The amount of egg-shells broken underfoot trying to navigate the tortuous path of parental estrangement with children would cover the entire playing field of Kauffman Stadium, with probably enough leftover for Arrowhead as well. It’s a path I would not wish upon anyone, for it most certainly is not for the weak, whether in faith, strength or courage. It is the road that must be taken though, however rocky it becomes, and however unclear the final destination. It must be travelled by someone and children cannot be expected to do so, at least not alone, as they have been tasked with too much already. By necessity, then, it falls to the parent – even an estranged one - to get it done.
There is no one else left that can think clearly, reasonably and charitably and so it’s accepted, willingly and lovingly. It becomes a much needed part of helping to heal innocent lives and hearts shattered by what can only be called an act of pure selfishness. How easily we forget that children are not born to eventually sacrifice their happiness for that of the Parents. No! It is the Parents who bind themselves at their wedding to sacrifice their own happiness – if called upon to do so - to secure the children theirs!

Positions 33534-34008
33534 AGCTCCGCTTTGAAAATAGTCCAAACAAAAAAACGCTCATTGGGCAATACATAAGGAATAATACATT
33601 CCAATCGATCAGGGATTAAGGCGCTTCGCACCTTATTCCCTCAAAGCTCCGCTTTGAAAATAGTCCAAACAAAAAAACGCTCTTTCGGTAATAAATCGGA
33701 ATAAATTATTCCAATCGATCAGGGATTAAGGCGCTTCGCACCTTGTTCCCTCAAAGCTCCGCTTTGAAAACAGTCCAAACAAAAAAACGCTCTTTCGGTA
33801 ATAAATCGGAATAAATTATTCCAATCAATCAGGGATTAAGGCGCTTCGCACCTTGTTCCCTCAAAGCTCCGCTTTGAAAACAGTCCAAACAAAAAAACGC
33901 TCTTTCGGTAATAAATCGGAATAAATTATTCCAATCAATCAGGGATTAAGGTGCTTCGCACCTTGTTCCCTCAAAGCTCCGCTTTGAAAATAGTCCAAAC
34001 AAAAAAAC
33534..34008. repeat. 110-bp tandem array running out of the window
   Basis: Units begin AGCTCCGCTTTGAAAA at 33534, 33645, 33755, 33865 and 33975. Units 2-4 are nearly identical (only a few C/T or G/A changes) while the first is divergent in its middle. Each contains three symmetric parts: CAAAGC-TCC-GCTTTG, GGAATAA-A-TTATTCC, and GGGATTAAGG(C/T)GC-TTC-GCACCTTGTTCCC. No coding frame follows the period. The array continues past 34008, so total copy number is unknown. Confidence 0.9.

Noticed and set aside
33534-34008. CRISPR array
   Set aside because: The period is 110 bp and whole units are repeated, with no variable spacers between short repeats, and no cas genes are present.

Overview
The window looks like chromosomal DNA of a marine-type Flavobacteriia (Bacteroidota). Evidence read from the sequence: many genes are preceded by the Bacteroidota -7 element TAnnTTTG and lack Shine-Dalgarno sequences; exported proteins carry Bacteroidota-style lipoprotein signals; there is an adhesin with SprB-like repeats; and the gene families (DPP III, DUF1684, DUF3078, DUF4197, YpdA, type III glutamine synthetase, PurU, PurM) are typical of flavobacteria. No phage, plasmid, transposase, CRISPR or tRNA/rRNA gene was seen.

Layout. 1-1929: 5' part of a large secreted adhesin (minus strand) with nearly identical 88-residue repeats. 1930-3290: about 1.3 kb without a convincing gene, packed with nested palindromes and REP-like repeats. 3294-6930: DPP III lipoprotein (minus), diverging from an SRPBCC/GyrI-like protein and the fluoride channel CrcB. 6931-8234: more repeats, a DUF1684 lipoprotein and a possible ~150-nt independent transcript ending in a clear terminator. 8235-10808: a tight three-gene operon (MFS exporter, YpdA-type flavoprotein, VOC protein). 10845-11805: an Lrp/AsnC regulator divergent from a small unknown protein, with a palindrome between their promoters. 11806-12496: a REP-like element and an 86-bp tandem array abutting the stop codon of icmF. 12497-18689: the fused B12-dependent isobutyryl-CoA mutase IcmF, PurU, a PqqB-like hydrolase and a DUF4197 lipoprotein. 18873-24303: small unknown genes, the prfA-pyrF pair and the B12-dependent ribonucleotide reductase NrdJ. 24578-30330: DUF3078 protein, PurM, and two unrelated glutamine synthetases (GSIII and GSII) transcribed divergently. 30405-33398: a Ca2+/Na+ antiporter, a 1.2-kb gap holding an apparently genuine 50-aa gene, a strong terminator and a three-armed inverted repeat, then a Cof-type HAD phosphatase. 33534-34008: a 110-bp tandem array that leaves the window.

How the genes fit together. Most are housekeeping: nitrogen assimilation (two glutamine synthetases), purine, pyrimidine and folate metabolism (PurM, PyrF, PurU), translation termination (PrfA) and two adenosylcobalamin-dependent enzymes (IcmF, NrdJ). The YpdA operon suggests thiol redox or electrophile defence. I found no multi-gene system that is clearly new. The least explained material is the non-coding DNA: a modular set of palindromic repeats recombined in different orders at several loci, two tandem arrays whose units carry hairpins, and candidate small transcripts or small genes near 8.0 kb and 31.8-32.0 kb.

You will seldom see any clear signal that progress has been or will ever be made in restoring broken parent-child relationships; at least there has not been for me.  And just accept the fact that one mistake – minor or major – could and will set you back to zero, as it has me a time or two.  So be prepared to earn your right to be called a Parent, a Dad, a Father…and you had better have what it takes. But mostly – and this is a key point - you had better have what your children need you to have: faith, courage and non-reciprocal love.
To that end, fellow Catholic Parents and Respondents, you should have always before you the image of the Crucified Savior hanging upon His Cross, looking down at you, at your tear-streaked face. And you will see in His eyes, the question He has already answered of Himself and is now asking of you: 
“What are you prepared to do?”
*In order to believe you must understand. In order to understand you must believe.  
Spero columnist David Heath is a freelance writer and blogger.